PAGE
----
Bath Salts

In the last few months, federal and state authorities have started seeing what the media is calling the newest fad to hit the shelves of convenience stores, discount tobacco outlets, gas stations, pawnshops, tattoo parlors, truck stops, the internet, and other locations.  Bath Salts (having nothing in common with actual bath salts) are a synthetic powder that is sold legally as alternatives to the controlled substances cocaine, amphetamine, Ecstasy, and methcathinone.  Bath Salts are Schedule I controlled substance cathinone, which is a potent central nervous system stimulant.  Bath salts are marketed as “research chemicals,”“plant food”, or “bath salts”, “not for human consumption,” to circumvent the Controlled Substances Act.

The powder is a crystal-like substance that is typically smoked, snorted, or injected. It often contains lab-produced chemicals such as mephedrone and MDPV (methylenedioxypyrovalerone). “It’s a derivative that’s very similar to amphetamines, and its side effects are largely the same side effects we see with amphetamines in large dose,” said Jeffrey Baldwin, professor of pharmacy practice and pediatrics at the University of Nebraska Medical Center in Omaha.

Bath Salts alter the levels of brain neurotransmitters, chemicals that send messages between nerve cells, and it exerts its greatest effects on dopamine and norepinephrine. The effects of these chemicals can last for three to eight hours.  It is a central nervous system stimulant and abusers of “bath salt” products have reported that they experienced many adverse effects such as chest pain, increased blood pressure, increased heart rate, agitation, panic attacks, hallucinations, extreme paranoia, and delusions.  Dr. Daniel Brooks, co-medical director of the Department of Medical Toxicology at the Banner Good Samaritan Poison and Drug Information Center in Phoenix, is familiar with mephedrone and MDPV as “relatively novel synthetic stimulants” but says that little academic research has been done on them and that they’ve never been tested on humans. Medical professionals aren’t 100 percent certain how these compounds are metabolized or how they’ll react with other drugs. The ingredients in bath salts aren’t listed on the packages, so users have no way of knowing what they’re actually ingesting.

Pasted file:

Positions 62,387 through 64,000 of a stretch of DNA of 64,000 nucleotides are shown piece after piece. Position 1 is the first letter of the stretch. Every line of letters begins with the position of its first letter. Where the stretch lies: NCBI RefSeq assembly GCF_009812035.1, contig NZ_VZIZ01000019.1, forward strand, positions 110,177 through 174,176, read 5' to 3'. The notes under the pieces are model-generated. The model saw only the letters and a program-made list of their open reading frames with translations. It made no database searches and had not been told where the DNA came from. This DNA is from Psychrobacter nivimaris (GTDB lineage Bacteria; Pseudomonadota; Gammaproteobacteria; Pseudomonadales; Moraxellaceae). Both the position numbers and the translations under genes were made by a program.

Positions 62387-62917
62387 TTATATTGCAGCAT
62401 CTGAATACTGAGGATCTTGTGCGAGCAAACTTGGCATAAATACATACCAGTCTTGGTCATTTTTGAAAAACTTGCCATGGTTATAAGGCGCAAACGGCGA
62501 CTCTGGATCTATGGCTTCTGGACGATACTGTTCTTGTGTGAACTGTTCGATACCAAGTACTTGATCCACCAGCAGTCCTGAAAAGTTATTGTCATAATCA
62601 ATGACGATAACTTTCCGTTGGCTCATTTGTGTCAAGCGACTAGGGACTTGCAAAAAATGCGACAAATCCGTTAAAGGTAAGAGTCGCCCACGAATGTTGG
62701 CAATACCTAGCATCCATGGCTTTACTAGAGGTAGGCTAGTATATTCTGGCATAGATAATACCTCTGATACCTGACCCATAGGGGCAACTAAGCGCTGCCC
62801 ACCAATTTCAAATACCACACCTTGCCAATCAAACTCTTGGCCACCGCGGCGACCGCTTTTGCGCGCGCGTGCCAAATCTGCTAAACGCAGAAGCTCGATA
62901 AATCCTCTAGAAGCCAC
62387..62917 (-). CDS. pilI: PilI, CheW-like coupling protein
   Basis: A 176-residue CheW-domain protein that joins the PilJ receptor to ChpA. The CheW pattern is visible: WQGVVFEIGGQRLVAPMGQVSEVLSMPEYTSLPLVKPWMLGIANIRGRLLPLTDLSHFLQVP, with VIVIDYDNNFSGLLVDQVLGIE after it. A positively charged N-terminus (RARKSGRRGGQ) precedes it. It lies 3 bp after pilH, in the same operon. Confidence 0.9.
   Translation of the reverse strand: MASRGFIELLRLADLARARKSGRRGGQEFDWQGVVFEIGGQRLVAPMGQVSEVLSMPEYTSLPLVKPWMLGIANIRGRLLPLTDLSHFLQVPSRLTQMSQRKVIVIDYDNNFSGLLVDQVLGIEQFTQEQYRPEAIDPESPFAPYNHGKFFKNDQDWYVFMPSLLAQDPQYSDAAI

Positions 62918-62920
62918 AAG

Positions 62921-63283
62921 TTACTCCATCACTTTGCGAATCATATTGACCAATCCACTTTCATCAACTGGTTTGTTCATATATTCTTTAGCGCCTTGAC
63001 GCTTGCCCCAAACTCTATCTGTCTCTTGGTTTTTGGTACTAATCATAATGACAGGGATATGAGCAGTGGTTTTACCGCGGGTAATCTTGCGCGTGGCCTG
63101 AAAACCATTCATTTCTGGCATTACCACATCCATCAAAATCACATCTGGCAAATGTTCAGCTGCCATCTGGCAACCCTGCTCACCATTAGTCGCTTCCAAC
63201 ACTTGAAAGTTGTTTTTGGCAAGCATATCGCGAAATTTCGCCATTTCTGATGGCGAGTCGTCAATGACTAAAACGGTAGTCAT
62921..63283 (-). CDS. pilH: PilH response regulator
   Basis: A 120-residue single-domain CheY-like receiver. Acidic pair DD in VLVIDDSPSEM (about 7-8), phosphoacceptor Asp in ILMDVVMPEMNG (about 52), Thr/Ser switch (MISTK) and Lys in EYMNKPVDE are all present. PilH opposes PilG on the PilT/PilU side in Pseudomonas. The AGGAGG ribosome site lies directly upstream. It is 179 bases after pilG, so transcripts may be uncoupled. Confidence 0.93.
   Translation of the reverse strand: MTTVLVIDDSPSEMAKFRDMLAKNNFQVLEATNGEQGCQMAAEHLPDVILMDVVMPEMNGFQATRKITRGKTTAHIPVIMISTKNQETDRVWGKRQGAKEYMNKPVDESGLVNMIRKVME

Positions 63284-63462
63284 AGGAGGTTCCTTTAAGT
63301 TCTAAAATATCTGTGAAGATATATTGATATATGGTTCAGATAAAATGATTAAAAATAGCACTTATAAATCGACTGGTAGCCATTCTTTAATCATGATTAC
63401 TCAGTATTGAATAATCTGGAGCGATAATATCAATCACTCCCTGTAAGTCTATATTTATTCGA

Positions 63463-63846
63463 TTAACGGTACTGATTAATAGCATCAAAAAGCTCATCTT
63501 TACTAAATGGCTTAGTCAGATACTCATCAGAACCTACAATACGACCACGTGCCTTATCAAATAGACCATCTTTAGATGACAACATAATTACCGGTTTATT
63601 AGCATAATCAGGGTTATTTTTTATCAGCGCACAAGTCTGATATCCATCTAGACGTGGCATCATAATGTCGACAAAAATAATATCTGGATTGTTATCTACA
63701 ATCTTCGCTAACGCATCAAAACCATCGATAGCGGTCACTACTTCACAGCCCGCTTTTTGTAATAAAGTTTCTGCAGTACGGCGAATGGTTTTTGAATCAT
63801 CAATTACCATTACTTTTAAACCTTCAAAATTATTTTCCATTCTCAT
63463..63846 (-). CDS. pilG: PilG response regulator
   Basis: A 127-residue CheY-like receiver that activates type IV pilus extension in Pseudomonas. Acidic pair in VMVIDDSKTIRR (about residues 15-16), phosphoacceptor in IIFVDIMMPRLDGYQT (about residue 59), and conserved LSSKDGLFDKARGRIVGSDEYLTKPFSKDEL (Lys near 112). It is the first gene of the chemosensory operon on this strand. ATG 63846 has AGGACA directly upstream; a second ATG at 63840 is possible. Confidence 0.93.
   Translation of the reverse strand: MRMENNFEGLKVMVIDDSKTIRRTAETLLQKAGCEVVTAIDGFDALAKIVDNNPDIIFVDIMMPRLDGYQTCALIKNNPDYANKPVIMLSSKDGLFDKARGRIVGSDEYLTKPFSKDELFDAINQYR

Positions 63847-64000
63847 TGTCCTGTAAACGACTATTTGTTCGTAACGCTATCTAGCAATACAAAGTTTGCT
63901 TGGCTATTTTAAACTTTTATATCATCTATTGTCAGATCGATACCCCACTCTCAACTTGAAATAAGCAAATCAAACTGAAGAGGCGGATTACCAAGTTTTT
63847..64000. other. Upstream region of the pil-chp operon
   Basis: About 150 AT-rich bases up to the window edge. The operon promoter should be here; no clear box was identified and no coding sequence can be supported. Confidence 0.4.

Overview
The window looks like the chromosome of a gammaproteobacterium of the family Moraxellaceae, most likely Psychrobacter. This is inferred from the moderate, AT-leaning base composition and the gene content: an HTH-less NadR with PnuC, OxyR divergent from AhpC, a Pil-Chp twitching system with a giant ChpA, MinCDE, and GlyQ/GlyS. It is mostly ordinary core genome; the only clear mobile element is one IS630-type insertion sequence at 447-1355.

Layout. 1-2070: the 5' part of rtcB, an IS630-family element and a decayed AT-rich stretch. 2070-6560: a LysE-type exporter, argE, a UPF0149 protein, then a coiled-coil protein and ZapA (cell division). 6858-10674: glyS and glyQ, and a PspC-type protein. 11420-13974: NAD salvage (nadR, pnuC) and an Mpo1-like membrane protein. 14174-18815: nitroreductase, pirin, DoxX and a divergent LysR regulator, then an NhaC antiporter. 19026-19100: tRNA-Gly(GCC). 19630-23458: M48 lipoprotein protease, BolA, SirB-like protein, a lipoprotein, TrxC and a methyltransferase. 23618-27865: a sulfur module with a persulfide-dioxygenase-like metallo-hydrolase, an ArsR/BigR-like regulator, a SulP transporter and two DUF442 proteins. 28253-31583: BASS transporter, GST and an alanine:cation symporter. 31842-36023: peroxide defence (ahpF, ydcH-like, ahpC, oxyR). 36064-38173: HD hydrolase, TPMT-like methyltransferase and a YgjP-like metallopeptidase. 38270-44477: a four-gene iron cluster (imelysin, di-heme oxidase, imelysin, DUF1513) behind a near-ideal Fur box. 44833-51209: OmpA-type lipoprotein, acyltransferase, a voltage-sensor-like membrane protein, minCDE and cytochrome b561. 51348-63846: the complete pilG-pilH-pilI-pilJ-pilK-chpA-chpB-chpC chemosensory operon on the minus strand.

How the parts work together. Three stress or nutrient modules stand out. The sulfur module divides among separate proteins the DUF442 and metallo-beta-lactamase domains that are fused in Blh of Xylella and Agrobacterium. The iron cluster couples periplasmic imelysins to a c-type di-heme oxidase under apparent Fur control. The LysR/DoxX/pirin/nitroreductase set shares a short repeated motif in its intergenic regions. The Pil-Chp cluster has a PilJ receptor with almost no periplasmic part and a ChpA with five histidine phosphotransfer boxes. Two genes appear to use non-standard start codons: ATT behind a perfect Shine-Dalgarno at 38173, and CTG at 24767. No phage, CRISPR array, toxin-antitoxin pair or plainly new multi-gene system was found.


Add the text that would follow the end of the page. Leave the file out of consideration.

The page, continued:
Some of the street names for the bath salts include Red Dove, Blue Silk, Zoom, Bloom, Cloud Nine, Ocean Snow, Lunar Wave, Vanilla Sky, Ivory Wave, White Lightning, Scarface and Hurricane Charlie.

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